3. My Life as a Dog
Sumptuous, sweet, smart Swedish film about life and death.
4. The Big Blue
Beautifully filmed story of free diving and what it means to be free.
5. Die Hard
John McClane. White vest. Yippe-kay-ay Motherf*cker. Classic, cool, action movie.
Quirky coming-of-age story. Career best performance by Bill Murray.
7. 2001: A Space Odyssey
Brainbending, suspenseful sci-fi about life, the universe and everything.
8. Run Lola Run
High energy action story that’s actually about destiny and possibility.
9. Waking Life
Philosophical conversations about reality & human condition. Filmed live then animated!
Scorsese tells ultimate tale of mobsters and madness. Funny how?
The art of music video making is alive and well in Ireland. Here, for your viewing pleasure, is a selection of some exceptional videos to accompany some remarkable songs by Irish artists. Hit play and be spirited away by their brilliance.
It’s my birthday today. Here is a haiku.
sometimes take a long time
to reach the shore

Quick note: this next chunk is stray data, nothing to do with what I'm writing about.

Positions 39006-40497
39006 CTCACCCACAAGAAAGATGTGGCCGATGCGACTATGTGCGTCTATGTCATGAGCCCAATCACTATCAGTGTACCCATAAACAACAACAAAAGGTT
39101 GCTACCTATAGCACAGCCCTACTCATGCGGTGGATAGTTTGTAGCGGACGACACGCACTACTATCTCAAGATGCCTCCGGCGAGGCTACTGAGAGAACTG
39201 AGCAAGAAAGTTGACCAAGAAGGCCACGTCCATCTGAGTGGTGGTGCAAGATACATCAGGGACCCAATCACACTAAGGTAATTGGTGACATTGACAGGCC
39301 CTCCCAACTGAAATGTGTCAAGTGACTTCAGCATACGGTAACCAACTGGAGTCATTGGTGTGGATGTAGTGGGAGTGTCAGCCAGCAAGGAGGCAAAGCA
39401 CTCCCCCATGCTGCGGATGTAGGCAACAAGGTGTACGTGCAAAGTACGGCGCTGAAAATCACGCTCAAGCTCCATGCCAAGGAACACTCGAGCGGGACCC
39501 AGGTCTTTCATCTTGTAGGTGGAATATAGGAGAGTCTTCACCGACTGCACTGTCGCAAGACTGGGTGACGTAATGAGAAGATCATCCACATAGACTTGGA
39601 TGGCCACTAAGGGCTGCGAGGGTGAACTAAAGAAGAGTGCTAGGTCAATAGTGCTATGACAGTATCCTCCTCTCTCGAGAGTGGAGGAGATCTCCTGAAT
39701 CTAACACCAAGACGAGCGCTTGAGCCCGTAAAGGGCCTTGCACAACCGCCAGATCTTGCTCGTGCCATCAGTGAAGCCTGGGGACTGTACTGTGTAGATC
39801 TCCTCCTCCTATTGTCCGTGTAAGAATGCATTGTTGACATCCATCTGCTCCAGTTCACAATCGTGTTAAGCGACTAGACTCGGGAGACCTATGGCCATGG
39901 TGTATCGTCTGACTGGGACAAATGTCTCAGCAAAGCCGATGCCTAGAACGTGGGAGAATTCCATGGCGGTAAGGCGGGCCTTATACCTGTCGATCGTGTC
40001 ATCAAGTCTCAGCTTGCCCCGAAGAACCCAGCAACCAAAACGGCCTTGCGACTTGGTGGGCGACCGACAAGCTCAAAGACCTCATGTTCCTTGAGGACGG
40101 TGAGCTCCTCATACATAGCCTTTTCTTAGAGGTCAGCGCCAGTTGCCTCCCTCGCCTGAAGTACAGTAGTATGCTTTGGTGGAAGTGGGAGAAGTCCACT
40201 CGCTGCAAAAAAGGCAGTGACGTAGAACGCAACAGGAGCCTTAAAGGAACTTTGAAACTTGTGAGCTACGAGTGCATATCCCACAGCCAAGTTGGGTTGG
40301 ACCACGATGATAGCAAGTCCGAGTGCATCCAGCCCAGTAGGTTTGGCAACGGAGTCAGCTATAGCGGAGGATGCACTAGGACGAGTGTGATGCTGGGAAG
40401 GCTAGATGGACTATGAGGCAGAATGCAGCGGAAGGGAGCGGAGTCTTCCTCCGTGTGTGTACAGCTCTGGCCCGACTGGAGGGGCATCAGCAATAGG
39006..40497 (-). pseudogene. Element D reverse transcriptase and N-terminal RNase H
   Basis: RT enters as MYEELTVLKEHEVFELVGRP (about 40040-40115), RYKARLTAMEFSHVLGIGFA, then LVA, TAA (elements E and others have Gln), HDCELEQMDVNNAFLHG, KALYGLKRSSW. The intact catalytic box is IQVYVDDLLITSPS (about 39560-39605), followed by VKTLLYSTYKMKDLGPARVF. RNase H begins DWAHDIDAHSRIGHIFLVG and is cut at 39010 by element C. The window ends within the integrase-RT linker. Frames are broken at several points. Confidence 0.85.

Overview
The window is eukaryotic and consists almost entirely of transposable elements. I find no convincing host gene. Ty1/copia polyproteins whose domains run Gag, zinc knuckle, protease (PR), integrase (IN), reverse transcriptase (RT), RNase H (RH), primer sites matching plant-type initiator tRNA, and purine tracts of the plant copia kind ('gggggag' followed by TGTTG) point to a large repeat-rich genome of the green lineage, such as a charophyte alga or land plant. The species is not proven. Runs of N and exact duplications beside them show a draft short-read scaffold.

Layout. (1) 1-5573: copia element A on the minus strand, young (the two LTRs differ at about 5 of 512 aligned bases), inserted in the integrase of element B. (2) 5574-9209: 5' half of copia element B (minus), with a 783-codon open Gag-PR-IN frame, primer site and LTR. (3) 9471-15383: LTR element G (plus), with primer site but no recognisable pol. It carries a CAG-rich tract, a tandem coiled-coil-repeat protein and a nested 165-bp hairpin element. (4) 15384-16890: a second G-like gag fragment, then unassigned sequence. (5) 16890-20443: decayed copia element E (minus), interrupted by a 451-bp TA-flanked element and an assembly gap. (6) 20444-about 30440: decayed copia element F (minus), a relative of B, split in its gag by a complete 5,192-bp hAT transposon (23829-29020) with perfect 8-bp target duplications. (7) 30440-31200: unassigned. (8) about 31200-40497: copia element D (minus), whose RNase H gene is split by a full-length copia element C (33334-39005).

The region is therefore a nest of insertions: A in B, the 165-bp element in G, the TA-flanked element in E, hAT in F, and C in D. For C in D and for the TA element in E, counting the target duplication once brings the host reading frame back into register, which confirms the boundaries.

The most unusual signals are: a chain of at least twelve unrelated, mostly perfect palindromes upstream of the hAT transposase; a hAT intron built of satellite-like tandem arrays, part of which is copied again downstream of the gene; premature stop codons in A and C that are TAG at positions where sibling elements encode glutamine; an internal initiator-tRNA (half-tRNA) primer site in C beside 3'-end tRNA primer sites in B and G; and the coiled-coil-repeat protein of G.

Back in 2014, myself, Erin Fornoff, Colm Keegan, Linda Devlin, Phil Lynch and Stephen James Smith founded and ran Ireland’s first ever (and only) spoken word festival, and it ran for three glorious years. It was a wild, wonderful rollercoaster of a journey that is worthy of a much longer post. But for now , marvel at some of these beautiful posters designed by Lorenzo Tonti.
Rutger Hauer is a cool dude and, as an actor, is probably most well known for his role as the replicant Batty in the sci-fi masterpiece Blade Runner. I was recently reading an old interview he gave to the AV Club (the wonderful pop-culture and media magazine operated by The Onion) and spoke about some of his iconic roles. In the course of the conversation he discussed his most famous cinematic performance as the android Batty and how he was seeking to imbue him with the essence of being human. As a poetry fan, I was particularly taken with Ridley Scott’s response to that very question.